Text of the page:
Tesia has found it a challenge “explaining to the children it’s almost here, when it takes a few years. It’s a process,” she said. Ke’ontae was teased at school for being a foster child, but Tesia made sure to reinforce to him that he is part of a family and has a loving home.

Throughout the process, Tesia had the support of her mother, two young adult children and her church. The family has utilized counseling provided by their church and their pastor, Dwayne Jones, has stepped up to be a positive and supportive influence in the children’s lives. The children help at the church with small tasks and Pastor Jones recently taught Ke’ontae how to play the drums.

Their pastor attended the adoption for moral support and commented that he is “happy for them. They have been looking forward to this for a long time.”

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As they waited for their hearing, the children stood out from others, playing with math flash cards, quietly reading, and reading to each other. “The children are very smart,” Pastor Jones said.

Tesia’s mother began looking through photos on her phone of the children since the time they were placed with the family. She reminisced, shared stories and giggled at the sweet things the children had done and all the things they have accomplished as a family leading up to this day. During the hearing, the children’s new “official” grandma was so moved with emotion that, at the end, in tears, she embraced the children.

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Tesia looked proud of her growing family as she sat down with the children at the judge’s podium, asking the boys to kindly “sit up straight, please,” to which the children promptly complied, remembering their manners.

To anyone considering adopting or foster parenting, Tesia says, “go for it. There is a feeling of completion for all and the children no longer feel abandoned.”

If you are interested in fostering or adopting like Tesia, call 888-346-9645 or email info@trinityys.org today.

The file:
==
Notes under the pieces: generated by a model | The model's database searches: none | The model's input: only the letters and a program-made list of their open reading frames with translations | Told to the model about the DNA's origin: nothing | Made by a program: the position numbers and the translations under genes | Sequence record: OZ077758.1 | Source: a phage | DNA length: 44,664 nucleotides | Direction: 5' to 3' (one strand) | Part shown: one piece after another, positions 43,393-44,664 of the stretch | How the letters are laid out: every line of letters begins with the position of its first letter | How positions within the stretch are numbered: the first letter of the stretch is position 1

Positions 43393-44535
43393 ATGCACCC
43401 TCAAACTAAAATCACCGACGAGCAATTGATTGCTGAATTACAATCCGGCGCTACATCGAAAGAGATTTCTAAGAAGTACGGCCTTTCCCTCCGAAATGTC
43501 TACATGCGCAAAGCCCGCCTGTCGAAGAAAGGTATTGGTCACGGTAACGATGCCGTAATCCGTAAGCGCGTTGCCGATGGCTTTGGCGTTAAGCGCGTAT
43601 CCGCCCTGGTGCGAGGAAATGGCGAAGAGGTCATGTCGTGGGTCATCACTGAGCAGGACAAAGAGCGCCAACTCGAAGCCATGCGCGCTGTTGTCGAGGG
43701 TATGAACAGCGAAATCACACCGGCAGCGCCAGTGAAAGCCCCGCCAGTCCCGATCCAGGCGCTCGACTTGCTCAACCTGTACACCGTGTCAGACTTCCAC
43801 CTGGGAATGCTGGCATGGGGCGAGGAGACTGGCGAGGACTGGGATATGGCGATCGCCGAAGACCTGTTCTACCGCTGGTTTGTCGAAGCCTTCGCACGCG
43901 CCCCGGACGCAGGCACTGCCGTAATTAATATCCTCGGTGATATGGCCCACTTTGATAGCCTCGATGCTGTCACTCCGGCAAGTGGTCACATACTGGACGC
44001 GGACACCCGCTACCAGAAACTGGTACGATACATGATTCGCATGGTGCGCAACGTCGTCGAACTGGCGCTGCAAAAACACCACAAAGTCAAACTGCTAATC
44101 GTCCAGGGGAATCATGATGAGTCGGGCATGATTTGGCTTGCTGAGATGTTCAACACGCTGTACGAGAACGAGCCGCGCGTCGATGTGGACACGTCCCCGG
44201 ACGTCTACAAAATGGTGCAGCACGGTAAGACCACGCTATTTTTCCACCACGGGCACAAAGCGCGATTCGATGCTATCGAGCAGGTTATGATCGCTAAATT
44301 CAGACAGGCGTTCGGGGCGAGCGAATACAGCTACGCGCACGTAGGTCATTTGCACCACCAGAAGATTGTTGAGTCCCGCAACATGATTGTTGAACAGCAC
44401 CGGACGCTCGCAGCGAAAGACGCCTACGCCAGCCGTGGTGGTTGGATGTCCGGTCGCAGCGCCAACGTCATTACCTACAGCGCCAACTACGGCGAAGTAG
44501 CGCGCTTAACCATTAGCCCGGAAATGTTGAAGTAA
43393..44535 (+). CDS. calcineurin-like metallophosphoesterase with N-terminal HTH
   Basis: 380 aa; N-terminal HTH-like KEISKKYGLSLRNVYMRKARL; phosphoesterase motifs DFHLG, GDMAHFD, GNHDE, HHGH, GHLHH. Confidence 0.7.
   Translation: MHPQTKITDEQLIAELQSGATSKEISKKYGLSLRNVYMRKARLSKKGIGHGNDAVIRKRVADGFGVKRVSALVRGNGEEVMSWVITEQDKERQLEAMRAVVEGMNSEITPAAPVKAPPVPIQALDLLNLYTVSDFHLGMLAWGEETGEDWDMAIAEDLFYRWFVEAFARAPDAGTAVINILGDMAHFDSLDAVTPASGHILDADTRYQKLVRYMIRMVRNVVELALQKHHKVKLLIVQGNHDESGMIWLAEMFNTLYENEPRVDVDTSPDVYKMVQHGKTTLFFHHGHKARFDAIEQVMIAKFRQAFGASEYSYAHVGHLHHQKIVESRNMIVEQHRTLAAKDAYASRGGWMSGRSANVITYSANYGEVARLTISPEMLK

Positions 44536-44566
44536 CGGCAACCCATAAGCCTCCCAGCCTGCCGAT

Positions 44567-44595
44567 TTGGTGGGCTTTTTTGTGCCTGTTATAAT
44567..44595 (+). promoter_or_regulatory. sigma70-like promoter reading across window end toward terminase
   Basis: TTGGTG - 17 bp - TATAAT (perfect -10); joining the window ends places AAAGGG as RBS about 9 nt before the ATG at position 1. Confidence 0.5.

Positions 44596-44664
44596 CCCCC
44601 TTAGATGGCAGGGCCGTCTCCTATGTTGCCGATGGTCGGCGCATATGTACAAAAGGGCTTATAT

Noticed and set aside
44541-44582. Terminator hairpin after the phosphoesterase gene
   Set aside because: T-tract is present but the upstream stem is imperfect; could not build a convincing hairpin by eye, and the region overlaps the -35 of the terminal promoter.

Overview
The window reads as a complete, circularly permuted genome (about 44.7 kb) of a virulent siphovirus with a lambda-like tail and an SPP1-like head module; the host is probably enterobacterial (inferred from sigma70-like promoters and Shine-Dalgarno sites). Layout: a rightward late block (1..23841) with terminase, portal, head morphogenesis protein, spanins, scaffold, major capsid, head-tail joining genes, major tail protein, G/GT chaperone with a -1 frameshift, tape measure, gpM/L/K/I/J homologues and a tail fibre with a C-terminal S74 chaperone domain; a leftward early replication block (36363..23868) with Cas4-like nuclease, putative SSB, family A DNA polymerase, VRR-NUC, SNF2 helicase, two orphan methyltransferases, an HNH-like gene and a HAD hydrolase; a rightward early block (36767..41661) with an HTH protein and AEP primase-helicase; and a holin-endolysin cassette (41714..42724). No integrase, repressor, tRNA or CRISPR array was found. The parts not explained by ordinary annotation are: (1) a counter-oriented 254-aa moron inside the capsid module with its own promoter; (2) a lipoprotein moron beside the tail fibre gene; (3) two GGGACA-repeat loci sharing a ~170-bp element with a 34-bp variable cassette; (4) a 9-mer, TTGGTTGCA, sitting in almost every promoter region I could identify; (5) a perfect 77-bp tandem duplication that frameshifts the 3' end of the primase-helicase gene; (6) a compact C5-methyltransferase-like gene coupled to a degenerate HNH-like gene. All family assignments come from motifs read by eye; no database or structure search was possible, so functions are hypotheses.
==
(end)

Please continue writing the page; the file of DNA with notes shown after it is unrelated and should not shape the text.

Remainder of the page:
Jenelle Rensch

Jenelle Rensch, Marketing and Promotions Specialist
Jenelle maintains a distinctive look and voice for Trinity Youth Services through our online presence, media and community outreach. Before joining the Trinity team in 2016, Jenelle worked in the newspaper/magazine industry for nearly a decade as a graphic designer, photographer, writer and editor. Jenelle earned a bachelor’s degree in visual communications at California State University Fullerton and has won several awards throughout her career including a few from the National Newspaper Association.
Tel: (909) 825-5588 | Email: jrensch@trinityys.org


photography by adrian ramirez

photography by adrian ramirez
Photography by Adrian Ramirez

Adrian Ramirez came from deep trauma and a broken family when he was placed into a residential treatment program at Trinity Youth Services. Every day at home was a struggle, drowning in “arguments, threats and everything in between,” Adrian described.

“I spent most of my time keeping busy with school and friends. I only came home to sleep and woke up the next morning to drive myself to school,” he said.

Despite the trauma in his life, Adrian was always a good student and wished more than anything to be able to focus on his schoolwork. In high school, he enjoyed English and has even written novels, which he hopes to one day publish. His favorite activity was getting involved with after school clubs and volunteering.

His single mother struggled to keep the pieces of the family together and tensions continued to build. From the age of 12, Adrian battled with Bipolar Disorder. “My family saw me as unstable and out of control. Truth is, I was. I went from a sweet little kid to a spawn from the ‘underworld’ without notice. My depression was the worst,” he said. During his “low phases,” Adrian experienced a negative interaction with a family member, which would later result in his placement at Trinity Youth Services.

photography by adrian ramirez
Photography by Adrian Ramirez

Right away the staff at Trinity recognized that he was extremely goal oriented, motivated and driven. “He was very helpful in the dorm, doing extra chores, encouraging the other youth to participate in decorating and celebrating holidays,” his supervisor, Janet Sutton, said. “He actually started a tradition in the dorm for Secret Santa. I thought it was an excellent suggestion and is something we plan to keep doing.”

Adrian attributes his success in Trinity’s program to the staff. “They put in a group effort to get me through the program and I would get some great advice from them,” he said. “I always had someone to go to.”

“Completing the program changed my life,” Adrian said. “The main thing I learned from being at Trinity is to first of all, take advantage of the blessings and opportunities given to you and to be incredibly grateful for those opportunities.”

Adrian says he learned accountability and how to self-analyze to correct the behaviors he began in his childhood. “One of the challenges he faced was learning about himself, what he valued and where his morals were,” his supervisor said.

photography by adrian ramirez
Photography by Adrian Ramirez